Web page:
No. 18, S/S 2003 Building Nature’s Ruin?: Realities, Illusions, and Efficacy of Nature-Sustaining Design

Building Nature’s Ruin?: Realities, Illusions, and Efficacy of Nature-Sustaining Design

No. 18

S/S 2003

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What is relatively certain about human-induced climate change and its present and future effects? To what extent does the making and use of the built environment contribute to climate change, species extinction, and other environmental degradation? What would it take to lessen this degradation, and how much could it be lessened? It is too late to make a significant difference? What role can and should design and planning have in sustaining nature as we have known it? How effective is existing “green design” in architecture and landscape architecture? How can effective green design become the norm in the making of the built environment? Scientists and designers address these and related questions here. 

Table of Contents

Essays

Five Reasons: To Adopt Environmental Design

Susannah Hagan

Green World, Gray Heart?: The Promise and the Reality of Landscape Architecture in Sustaining Nature

Robert France

A Post-Apocalyptic View of Ecology and Design: Thirteen Recent Books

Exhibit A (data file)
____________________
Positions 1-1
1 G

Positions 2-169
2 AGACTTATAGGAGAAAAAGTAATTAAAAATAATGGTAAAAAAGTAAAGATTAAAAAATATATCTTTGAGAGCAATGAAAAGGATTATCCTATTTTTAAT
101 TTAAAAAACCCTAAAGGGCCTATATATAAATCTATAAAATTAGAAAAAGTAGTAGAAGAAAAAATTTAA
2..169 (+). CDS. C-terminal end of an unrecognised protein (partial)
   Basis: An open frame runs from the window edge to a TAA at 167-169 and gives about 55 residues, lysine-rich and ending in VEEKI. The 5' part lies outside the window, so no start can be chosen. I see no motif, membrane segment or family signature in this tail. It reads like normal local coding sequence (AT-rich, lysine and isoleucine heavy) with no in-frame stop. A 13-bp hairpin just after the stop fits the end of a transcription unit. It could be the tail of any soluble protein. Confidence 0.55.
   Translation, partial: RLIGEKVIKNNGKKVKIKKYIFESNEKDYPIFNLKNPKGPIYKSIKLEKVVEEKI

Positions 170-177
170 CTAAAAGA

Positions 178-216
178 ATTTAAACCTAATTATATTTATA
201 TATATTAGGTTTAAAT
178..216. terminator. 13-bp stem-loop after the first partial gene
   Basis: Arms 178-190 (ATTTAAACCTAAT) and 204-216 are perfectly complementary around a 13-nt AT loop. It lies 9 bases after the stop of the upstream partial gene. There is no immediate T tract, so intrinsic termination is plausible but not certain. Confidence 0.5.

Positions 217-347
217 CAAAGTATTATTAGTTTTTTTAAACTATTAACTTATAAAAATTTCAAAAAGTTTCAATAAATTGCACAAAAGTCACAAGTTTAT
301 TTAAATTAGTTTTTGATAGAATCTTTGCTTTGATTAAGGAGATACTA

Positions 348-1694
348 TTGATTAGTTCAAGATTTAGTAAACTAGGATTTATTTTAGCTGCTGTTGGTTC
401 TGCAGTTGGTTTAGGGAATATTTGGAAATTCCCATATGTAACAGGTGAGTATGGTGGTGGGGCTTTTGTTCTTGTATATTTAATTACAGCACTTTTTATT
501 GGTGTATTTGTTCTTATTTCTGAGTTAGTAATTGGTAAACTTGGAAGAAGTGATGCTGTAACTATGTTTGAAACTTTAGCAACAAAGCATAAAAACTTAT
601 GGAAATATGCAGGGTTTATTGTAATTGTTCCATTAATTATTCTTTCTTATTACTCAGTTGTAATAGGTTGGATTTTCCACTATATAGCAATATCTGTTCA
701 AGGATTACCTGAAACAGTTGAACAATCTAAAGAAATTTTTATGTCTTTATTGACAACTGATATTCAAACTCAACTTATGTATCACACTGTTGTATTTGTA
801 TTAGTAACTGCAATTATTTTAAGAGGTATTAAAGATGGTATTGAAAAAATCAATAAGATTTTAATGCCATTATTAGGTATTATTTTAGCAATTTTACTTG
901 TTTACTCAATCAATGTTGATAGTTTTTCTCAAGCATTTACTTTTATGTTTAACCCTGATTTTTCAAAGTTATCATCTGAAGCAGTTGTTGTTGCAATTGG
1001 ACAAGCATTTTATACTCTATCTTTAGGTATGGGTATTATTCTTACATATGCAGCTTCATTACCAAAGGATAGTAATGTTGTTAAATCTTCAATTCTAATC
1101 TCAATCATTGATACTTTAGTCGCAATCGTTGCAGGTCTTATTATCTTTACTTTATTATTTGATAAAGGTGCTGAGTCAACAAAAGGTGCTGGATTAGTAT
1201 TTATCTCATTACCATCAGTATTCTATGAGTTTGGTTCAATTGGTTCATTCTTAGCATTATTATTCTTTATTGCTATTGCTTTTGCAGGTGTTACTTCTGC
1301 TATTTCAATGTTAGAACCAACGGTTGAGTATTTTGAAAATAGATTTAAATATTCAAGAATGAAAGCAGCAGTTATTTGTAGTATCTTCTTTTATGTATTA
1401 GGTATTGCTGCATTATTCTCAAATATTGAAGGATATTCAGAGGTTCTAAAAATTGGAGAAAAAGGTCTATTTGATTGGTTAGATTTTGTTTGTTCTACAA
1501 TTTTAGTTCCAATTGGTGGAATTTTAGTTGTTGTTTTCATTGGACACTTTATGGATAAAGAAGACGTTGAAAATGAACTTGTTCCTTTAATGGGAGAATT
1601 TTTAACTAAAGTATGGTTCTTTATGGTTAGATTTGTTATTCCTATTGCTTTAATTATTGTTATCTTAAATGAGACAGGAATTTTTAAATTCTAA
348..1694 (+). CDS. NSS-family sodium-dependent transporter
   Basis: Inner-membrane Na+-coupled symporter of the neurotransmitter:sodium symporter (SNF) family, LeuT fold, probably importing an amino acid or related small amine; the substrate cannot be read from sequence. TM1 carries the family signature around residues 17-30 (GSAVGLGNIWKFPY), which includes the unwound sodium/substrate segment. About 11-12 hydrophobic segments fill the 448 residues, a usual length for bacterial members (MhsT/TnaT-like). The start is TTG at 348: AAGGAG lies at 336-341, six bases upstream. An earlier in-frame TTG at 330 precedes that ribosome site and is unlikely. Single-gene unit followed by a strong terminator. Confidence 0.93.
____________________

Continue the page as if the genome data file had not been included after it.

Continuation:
Richard Ingersoll

Better Angels of Our Nature: Ecological Design and Organizational Learning

David Orr

Delicate Beast

George Wagner

Energy, Body, Building: Rethinking Sustainable Design Solutions

Michelle Addington

Everything is Architecture

Liane Lefaivre

Invitation to the Dance: Sustainability and the Expanded Realm of Design

Peter Buchanan

Learning from the Bidonville

Zeynep Çelik Alexander

Vulnerable Inside The Happy Crowd

Fookling Benita Lee

What Can We Do?

William Shutkin, Carl Steinitz, Michelle Addington, Robert France, William Clark, Randolph Croxton, Michael McElroy, José A. Gómez-Ibáñez, Hashim Sarkis, William S. Saunders

Reviews

Between Eminence and Notoriety: Four Decades of Radical Urban Planning by Chester Hartman

Ann Forsyth

Surface Architecture by David Leatherbarrow and Mohsen Mostafavi

Daniel Willis

Uncommon Ground: Architecture, Technology, and Topography by David Leatherbarrow

Daniel Willis
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